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Fabian Arredondo appealed his accomplice liability convictions of one count of second degree murder and three counts of first degree assault. A jury found beyond a reasonable doubt that Arredondo, a gang member, drove a vehicle from which his cousin and fellow member, Rudy Madrigal, fired gunshots into a vehicle occupied by alleged rival gang members. One shot struck the driver, Ladislado Avila, in the head, and he later died at the hospital as a result of his gunshot wound. The Court of Appeals affirmed. The Supreme Court granted certiorari to address two issues: (1) the trial court allowed the State to introduce ER 404(b) evidence linking Arredondo to an uncharged 2009 drive-by shooting; and (2) the trial court barred Arredondo from cross-examining the State's key witness, Maurice Simon, about Simon's past mental health diagnoses, as well as past alcohol and drug use. Simon would later testify that Arredondo admitted his role in the shooting to him while they shared a jail cell. In neither instance did the Supreme Court find the trial court committed reversible error. View "Washington v. Arredondo" on Justia Law

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The Washington Supreme Court reaffirmed precedent that a trial court must consider whether such joinder will result in undue prejudice to the defendant. If it will, joinder is not permissible. The State charged Charles Bluford with one count of first degree robbery and one count of indecent liberties. The State later charged Bluford in a separate information with five more first degree robberies involving five new victims. Before trial, the State moved to join the two robberies accompanied by sexual offenses to the other five robberies, while Bluford moved to sever the five robberies from each other. The Court of Appeals held: (1) the trial court properly allowed joinder; (2) Bluford did not invite the trial court to erroneously deny his request for a lesser-included offense instruction on the indecent liberties charge; and (3) the State had not proved Bluford's prior New Jersey conviction for second degree robbery was factually or legally comparable to a most serious offense in Washington, so Bluford's persistent offender sentence was erroneously imposed. The Washington Supreme Court overruled certain Court of Appeals opinions that have departed from precedent, reversed Bluford's convictions, and remanded to the trial court for further proceedings. View "Washington v. Bluford" on Justia Law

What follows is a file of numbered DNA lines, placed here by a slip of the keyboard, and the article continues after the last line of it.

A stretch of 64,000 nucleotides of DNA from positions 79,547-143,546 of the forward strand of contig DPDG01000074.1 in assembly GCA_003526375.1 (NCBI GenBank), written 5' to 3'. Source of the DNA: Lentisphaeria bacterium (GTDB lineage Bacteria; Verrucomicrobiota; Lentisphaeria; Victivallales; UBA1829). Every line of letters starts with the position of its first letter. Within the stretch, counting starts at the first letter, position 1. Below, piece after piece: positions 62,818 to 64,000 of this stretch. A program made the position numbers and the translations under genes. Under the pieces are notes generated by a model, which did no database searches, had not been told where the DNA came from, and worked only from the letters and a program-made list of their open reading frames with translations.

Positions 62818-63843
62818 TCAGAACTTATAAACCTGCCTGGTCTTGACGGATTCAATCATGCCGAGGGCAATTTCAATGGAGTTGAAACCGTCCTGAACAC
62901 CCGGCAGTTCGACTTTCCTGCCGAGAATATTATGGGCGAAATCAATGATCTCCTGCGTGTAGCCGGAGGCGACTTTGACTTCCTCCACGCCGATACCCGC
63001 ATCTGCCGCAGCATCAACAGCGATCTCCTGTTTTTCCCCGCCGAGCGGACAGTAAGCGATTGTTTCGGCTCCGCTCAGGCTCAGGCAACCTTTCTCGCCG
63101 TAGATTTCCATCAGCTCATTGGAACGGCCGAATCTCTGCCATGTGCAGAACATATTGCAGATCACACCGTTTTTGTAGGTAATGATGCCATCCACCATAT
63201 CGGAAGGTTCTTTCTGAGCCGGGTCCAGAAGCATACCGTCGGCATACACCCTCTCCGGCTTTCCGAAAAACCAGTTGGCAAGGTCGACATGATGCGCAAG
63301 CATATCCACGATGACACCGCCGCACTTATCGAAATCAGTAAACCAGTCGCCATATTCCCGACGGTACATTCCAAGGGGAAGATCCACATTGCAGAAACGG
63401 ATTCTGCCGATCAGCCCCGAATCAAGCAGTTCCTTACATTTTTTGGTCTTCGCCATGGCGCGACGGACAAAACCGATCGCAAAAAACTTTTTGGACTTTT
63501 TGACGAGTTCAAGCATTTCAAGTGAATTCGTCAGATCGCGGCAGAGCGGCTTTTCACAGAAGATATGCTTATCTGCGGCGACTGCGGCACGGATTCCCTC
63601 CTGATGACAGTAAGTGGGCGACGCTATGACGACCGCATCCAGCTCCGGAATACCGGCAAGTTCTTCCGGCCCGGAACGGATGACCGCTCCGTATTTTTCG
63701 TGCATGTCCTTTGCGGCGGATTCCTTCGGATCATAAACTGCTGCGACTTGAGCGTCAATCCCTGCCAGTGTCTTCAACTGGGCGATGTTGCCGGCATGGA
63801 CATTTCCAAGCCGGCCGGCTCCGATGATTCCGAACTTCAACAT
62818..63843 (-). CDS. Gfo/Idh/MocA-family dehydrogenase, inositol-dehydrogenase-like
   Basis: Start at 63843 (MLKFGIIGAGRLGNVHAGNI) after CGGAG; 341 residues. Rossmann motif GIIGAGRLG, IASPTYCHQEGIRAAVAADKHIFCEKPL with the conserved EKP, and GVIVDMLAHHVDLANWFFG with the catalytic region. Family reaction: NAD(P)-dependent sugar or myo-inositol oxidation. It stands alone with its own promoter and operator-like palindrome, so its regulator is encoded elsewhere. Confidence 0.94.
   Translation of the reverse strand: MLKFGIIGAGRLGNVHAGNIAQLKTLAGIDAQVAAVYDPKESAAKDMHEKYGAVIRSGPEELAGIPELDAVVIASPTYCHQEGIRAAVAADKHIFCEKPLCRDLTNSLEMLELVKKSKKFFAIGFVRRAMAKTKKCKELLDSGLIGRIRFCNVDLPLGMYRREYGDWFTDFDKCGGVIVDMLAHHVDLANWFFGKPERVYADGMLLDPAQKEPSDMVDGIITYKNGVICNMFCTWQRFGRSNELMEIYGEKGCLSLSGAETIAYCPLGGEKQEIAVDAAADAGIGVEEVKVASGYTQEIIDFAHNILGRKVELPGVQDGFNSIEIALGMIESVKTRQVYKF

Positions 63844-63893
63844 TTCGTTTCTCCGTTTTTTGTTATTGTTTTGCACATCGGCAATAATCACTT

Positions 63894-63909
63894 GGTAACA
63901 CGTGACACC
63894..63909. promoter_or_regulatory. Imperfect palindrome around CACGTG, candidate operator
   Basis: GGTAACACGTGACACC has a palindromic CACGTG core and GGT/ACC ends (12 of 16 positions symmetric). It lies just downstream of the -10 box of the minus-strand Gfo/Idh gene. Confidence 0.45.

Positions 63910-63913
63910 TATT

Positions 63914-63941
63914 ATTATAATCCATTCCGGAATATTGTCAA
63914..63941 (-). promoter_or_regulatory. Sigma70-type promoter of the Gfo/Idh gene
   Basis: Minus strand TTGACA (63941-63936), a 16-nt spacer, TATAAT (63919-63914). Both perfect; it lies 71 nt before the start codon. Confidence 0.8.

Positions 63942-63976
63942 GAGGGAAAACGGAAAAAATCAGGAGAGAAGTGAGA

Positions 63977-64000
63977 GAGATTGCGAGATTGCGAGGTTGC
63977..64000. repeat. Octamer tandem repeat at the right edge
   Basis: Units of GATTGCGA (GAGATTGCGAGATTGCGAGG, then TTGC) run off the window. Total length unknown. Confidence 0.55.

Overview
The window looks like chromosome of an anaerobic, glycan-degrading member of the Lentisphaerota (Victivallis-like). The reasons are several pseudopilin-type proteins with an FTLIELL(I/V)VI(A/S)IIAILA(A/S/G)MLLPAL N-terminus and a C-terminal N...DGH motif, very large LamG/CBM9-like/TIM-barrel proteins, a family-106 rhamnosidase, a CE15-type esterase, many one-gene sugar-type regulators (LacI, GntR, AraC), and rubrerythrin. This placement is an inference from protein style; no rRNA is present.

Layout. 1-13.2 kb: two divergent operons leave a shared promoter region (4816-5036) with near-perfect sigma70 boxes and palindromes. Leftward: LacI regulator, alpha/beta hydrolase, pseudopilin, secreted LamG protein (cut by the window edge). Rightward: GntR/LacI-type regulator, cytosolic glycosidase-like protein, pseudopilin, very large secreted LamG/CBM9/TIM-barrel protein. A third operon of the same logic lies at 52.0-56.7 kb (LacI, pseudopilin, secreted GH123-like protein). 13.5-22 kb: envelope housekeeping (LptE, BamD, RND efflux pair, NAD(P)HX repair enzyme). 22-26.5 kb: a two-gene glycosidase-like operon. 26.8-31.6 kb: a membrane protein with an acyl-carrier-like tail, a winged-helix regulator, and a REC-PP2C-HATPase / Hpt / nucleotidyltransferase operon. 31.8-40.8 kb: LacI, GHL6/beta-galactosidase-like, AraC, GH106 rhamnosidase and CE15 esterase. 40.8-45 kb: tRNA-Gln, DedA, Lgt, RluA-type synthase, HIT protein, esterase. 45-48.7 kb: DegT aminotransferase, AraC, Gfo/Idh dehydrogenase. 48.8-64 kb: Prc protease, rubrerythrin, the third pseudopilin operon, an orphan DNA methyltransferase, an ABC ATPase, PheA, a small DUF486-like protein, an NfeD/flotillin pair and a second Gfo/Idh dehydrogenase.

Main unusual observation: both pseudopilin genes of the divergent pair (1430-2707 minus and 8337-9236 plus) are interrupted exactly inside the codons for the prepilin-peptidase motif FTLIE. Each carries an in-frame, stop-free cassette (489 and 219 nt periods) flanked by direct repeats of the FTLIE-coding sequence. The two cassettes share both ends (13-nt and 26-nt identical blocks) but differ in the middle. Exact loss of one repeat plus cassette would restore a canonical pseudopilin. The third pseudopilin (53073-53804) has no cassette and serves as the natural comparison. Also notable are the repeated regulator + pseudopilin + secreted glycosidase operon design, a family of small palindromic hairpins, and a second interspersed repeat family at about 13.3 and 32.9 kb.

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David Woodlyn cashed a series of blank checks written by Dora Kjellerson, an elderly woman suffering from dementia. The State charged Woodlyn with theft in the second degree, an alternative means crime. The jury's "to convict" instruction required the jury to unanimously agree on Woodlyn's guilt-but not on how he committed the crime. The jury returned a general verdict of guilty. Woodlyn appealed, arguing the general verdict violated his right to jury unanimity under article I, section 21 of the Washington constitution insofar as the evidence was insufficient to support conviction under the "wrongfully obtained" alternative. The Court of Appeals agreed that the evidence of this means was insufficient, but nonetheless affirmed, holding that any error was harmless. The court reasoned that the absence of evidence of the theft by taking alternative reasonably showed that the jury's verdict rested on the theft by deception alternative. The Washington Supreme Court rejected the Court of Appeals reasoning, finding the State failed to support one or more alternative means did not establish that the jury relied unanimously on another, supported alternative. Nevertheless, the Supreme Court affirmed the Court of Appeals in result because it concluded the evidence before the jury was sufficient to support both alternative means of second degree theft. View "Washington v. Woodlyn" on Justia Law

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In consolidated cases, petitioners were each charged with four serious violent offenses-one count of conspiracy to commit assault (an anticipatory crime) and three substantive crimes of assault. A divided appellate panel held that the anticipatory crime did not have a seriousness level at all, and hence that anticipatory crime could not form the basis for consecutive sentencing calculations under RCW 9.94A.589(1)(b). Instead it directed the sentencing court to calculate the sentence using the seriousness level and standard range for one of petitioners' substantive crimes-an approach that resulted in longer sentences. The majority's approach in “Washington v. Weatherwax” conflicted with another appellate court panel. In “Washington v. Breaux,” the appellate court held that RCW 9.94A.589(1 )(b) was ambiguous in cases where multiple serious violent offenses had the same seriousness level but produced different length sentences; it therefore held that the rule of lenity required courts facing that situation to start their sentencing calculations using the serious violent offense that yields the shorter overall sentence. The Supreme Court accepted review to resolve this conflict. The Court held that for purposes of RCW 9.94A.589(1)(b), anticipatory offenses carry the same seriousness level as their completed offenses. Furthermore, the Court held that when an anticipatory offense and a completed offense carrying the same seriousness level might both form the basis for calculating consecutive sentences under RCW 9.94A.589(1 )(b), the sentencing court must start its calculations with the offense that produces the lower overall sentence. The Court therefore reversed and remanded for resentencing using the approach taken by the Court of Appeals in “Breaux.” View "Washington v. Weatherwax" on Justia Law